You have the same kind of wiggle room when it comes to your wisdom, or your charisma scores. For example, it is perfectly acceptable to go for the air of the calm-hearted priest who sees to the core of an issue, or the wisdom of monks who have long contemplated the inner workings of the mind and heart. On the other hand, the dogged private eye who's seen it all and done it twice could just as easily have as high a Wisdom score. And while lots of us think of characters with high Charisma as beauty queens or handsome princes, the rakish rabble rouser heading up the biker gang, or the hollow-eyed sorcerer with that strange, compelling air about him could just as easily fit those high numbers.

Remember to Separate Attribute From Training

Something that can help in this process is to remember that, while a raw attribute might make you better at certain tasks, the ones you've been trained in are the ones you're good at. And that training might make someone with a lower attribute better than you at a given task.

Stick with me, I promise we're getting there.
Take someone with that raw Charisma score of 18. That gives them a +4 bonus on an attempt to Intimidate someone. That's not bad. Now take their party cohort, who only has a 12 Charisma, but who is trained in the skill. That gives them a +5 to their checks because they've studied how to do this. They may lack the raw force of personality, but they know which words to use, how to invade someone's personal space, and even what facial expressions to wear when delivering a threat. Everything from tone of voice to whether or not to have a weapon in-hand is something they've learned how to do.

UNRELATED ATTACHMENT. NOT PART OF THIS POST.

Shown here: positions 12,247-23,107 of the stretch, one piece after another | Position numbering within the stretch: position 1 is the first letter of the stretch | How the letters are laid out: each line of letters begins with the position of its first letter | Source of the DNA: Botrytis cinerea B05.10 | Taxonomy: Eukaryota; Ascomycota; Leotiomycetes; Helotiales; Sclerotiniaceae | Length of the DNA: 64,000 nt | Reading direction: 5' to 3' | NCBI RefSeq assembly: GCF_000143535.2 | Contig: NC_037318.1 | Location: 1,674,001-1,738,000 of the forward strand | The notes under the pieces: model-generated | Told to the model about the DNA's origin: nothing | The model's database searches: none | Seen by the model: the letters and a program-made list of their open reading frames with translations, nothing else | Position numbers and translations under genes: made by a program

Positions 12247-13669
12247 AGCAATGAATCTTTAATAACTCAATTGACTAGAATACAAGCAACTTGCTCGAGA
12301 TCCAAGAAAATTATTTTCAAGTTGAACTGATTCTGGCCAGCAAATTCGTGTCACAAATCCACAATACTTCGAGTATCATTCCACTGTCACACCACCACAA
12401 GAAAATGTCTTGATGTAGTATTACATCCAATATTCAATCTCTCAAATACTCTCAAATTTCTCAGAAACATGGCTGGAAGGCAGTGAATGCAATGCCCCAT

This can also help some players, who get too focused on the raw attribute instead of how the character has been trained to use it. Because while one person might be very intelligent, they won't have the depth of knowledge regarding religion of someone who was schooled by priests and teachers of a given faith if that other person has the skill maxed-out. Someone might be naturally athletic, but that raw talent won't allow them to get higher results than someone trained in how to climb, swim, tumble, etc. for many levels. And while someone might have a great force of personality, they simply won't be able to haggle for better prices the way someone who studied the art of deal-making can.